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   Chapter 23 No.23

Arms and the Woman By Harold MacGrath Characters: 20288

Updated: 2017-11-30 00:05

When Pembroke and I arrived at the Strasburg inn, on the north road, neither the Prince nor Von Walden were in evidence. I stepped from our carriage and gazed interestedly around me. The scene was a picturesque one. The sun, but half risen, was of a rusty brass, and all east was mottled with purple and salmon hues. The clearing, a quarter of a mile away, where the Prince and I were to settle our dispute, was hidden under a fine white snow; and the barren trees which encircled it stood out blackly. Pembroke looked at his watch.

"They ought to be along soon; it's five after six. How do you feel?" regarding me seriously.

"As nerveless as a rod of steel," I answered. "Let us go in and order a small breakfast. I'm a bit cold."

"Better let it go at a cup of coffee," he suggested.

"It will be more consistent, that is true," I said. "Coffee and pistols for two."

"I'm glad to see that you are bright," said Pembroke. "Hold out your hand."

I did so.

"Good. So long as it doesn't tremble, I have confidence of the end."

We had scarcely finished our coffee when the Prince, followed by Von

Walden, entered.

"Pardon me," he said, "for having made you wait."

"Permit me," said I, rising, "to present my second; Mr. Pembroke, His

Highness Prince Ernst of Wortumborg."

The two looked into each other's eyes for a space, and the Prince nodded approvingly.

"I have heard of Your Highness," said my cousin, with a peculiar smile.

"Some evil report, I presume?" laughed the Prince.

"Many of them," was the answer.

The Prince showed his teeth. "Count, these Americans are a positive refreshment. I have yet to meet one who is not frankness itself. At your pleasure!"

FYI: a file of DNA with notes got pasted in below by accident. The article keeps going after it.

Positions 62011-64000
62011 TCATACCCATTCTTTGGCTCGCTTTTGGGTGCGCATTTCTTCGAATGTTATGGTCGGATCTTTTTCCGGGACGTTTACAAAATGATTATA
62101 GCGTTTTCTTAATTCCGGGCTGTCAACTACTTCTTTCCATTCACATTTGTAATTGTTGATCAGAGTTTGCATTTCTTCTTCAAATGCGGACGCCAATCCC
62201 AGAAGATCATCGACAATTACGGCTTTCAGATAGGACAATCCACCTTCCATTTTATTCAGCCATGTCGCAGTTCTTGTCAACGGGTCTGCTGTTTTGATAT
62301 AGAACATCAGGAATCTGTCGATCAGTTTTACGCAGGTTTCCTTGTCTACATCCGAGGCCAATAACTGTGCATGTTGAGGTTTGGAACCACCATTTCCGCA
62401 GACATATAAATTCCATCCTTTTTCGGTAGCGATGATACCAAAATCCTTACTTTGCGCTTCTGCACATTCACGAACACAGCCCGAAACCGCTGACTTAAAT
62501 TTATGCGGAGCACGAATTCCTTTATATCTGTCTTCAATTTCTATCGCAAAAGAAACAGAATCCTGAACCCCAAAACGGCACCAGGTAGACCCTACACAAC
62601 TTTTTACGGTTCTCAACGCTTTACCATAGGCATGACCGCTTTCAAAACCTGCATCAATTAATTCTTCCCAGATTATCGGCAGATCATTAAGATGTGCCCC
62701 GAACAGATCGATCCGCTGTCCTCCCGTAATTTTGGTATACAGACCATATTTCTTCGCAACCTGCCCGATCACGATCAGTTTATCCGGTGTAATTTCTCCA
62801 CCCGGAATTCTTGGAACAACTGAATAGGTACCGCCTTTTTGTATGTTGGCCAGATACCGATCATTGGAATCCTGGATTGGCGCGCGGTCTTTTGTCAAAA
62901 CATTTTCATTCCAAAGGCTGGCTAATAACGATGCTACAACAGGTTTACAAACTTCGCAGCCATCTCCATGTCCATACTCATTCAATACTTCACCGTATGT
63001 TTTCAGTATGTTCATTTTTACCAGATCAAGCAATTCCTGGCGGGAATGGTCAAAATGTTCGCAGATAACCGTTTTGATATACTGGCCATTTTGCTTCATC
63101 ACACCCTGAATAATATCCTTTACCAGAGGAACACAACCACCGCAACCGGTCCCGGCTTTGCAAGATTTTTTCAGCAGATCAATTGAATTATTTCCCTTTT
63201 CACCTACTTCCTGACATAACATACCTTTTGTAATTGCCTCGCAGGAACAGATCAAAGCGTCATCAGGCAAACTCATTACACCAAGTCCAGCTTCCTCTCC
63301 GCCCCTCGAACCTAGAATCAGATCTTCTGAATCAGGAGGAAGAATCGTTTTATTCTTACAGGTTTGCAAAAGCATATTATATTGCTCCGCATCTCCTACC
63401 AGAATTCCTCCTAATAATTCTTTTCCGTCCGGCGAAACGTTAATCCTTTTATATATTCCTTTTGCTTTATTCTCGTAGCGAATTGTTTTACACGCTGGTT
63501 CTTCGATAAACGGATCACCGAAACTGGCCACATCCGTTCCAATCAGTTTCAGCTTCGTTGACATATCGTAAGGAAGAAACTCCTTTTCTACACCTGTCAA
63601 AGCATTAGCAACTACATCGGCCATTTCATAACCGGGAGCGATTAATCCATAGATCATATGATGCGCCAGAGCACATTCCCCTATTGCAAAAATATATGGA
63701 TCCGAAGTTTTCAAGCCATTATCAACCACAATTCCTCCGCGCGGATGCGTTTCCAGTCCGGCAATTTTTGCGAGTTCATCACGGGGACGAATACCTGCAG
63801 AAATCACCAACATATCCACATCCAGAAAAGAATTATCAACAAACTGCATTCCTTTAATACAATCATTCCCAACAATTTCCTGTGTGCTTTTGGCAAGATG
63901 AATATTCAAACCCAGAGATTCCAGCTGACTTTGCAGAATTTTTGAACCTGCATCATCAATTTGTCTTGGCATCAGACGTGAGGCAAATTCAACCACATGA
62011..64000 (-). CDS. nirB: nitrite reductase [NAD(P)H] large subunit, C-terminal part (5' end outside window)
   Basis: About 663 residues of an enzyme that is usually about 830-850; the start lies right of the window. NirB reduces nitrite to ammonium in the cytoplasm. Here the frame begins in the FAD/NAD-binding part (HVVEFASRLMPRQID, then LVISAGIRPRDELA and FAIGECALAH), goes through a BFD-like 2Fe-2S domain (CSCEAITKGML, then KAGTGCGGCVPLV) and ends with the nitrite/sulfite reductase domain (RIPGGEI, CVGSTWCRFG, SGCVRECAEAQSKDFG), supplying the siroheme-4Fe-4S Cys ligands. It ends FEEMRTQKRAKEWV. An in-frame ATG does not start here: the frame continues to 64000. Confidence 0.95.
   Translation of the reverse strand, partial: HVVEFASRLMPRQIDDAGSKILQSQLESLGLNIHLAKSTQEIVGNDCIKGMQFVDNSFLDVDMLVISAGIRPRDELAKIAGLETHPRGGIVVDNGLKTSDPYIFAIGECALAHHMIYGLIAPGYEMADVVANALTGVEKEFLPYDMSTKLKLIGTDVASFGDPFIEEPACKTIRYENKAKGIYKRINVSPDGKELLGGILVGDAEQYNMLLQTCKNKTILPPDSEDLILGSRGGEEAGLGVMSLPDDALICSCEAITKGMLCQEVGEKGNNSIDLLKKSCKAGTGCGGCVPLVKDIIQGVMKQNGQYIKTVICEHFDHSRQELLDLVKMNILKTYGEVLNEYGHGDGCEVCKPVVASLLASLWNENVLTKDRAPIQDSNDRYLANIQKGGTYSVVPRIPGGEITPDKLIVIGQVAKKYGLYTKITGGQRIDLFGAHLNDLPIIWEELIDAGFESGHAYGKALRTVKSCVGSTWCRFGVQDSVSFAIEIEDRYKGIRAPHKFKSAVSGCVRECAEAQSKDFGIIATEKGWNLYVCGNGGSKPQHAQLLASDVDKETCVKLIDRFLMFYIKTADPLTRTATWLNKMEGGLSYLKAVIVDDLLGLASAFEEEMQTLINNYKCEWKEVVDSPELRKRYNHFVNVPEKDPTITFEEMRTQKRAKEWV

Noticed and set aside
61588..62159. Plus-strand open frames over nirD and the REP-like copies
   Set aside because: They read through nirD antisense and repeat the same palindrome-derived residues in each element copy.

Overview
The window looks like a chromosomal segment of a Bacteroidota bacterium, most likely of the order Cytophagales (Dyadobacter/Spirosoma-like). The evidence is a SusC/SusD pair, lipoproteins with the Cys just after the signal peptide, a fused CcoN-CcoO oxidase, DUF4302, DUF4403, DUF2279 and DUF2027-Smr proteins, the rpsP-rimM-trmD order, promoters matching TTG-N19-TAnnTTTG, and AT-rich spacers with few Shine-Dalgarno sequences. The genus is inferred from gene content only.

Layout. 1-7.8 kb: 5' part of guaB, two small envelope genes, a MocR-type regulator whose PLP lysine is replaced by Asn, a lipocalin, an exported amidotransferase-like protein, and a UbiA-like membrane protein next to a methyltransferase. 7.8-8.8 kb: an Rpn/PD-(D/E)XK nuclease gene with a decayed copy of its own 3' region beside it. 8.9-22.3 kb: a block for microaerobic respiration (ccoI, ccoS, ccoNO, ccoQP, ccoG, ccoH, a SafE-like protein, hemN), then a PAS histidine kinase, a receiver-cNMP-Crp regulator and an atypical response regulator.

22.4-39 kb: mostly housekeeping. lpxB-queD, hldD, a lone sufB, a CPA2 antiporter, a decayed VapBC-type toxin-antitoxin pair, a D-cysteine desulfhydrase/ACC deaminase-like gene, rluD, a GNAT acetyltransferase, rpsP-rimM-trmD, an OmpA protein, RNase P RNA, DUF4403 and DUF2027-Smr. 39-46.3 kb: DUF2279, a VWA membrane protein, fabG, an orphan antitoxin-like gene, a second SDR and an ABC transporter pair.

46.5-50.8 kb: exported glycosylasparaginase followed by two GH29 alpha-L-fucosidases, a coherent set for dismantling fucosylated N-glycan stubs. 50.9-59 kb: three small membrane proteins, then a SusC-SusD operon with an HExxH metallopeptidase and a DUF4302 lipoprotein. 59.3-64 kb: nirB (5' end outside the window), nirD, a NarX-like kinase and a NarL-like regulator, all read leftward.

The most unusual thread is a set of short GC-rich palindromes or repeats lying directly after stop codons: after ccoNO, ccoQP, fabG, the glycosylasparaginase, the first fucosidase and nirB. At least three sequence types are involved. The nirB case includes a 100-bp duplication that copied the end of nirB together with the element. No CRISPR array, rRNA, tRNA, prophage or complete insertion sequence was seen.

And the four of us left the inn and crossed the field. The first shot fell to me. Pembroke's eyes beamed with exultant light. Von Walden's face was without expression. As for the Prince, he still wore that bantering smile. He was confident of the end. He knew that I was a tyro, whereas he had faced death many times. I sighed. I knew that I should not aim to take his life. I was absolutely without emotion; there was not the slightest tremble in my hand as I accepted the pistol. There is nothing like set purpose to still the tremors of a man's nerves. I thought of Hillars, and for a moment my arm stiffened; then I recalled Gretchen's last letter. . . . I fell to wondering where the bullet would hit me. I prayed that his aim might be sure.

"Many persons think that I am a man without compassion," said the Prince, as we were about to step to our places. "I have an abundance of it. You have everything to lose, and I have nothing to gain. If it is your desire, I shall be happy to explain that you wish to withdraw. But say the word."

He knew what my reply would be. "Withdraw," said I, "and have you laugh at me and tell your friends that I acted the poltroon? Really, you do me injustice."

"And do you hate me so very much?" mockery in his eyes.

"Not now. I did hate you, but hatred is a thing we should not waste any more than love. I have taken the bird and the nest from your hands; that is more than enough. You are merely an object for scorn and contempt and indifference now. No; I have no wish to withdraw."

"You read between the lines," he said. "Indeed, I should like nothing better than to have the privilege of calling you a poltroon and a coward and to tell your Princess of it." He sauntered back to his place leisurely.

"Aim the slightest to the left," whispered Pembroke; "the wind will carry it home."

I pressed his hand. A moment later I stood facing the Prince. I lifted the pistol and fired. Had the Prince been ten feet to the right he must have been hit. I threw the smoking pistol aside, let my arms fall and waited. I could see that Pembroke was biting his lip to hide his anxiety and disappointment. Slowly the Prince leveled the weapon at my breast. Naturally I shut my eyes. Perhaps there was a prayer on my lips. God! how long that wait seemed to me. It became so tedious that I opened my eyes again. The pistol arm of the Prince appeared to have frozen in the air.

"It is getting cold," I cried. "Shoot, for God's sake shoot, and end it!"

In reply the Prince fired into the air, took the pistol by the barrel and flung it at my feet. The rest of us looked on dumfounded.

"They are all of the same kidney, Count, these Americans," said he. "They would be dangerous as a nation were it not for their love of money." Then to me: "Go tell your Princess that I have given your life to you."

"The devil take you!" I cried. The strain had been terrible.

"All in good time," retorted the Prince, getting into his coat and furs. "Yesterday morning I had every intention of killing you; this morning it was farthest from my thoughts, though I did hope to see you waver. You are a man of courage. So was your friend. It is to be regretted that we were on different sides. Devil take the women; good morning!"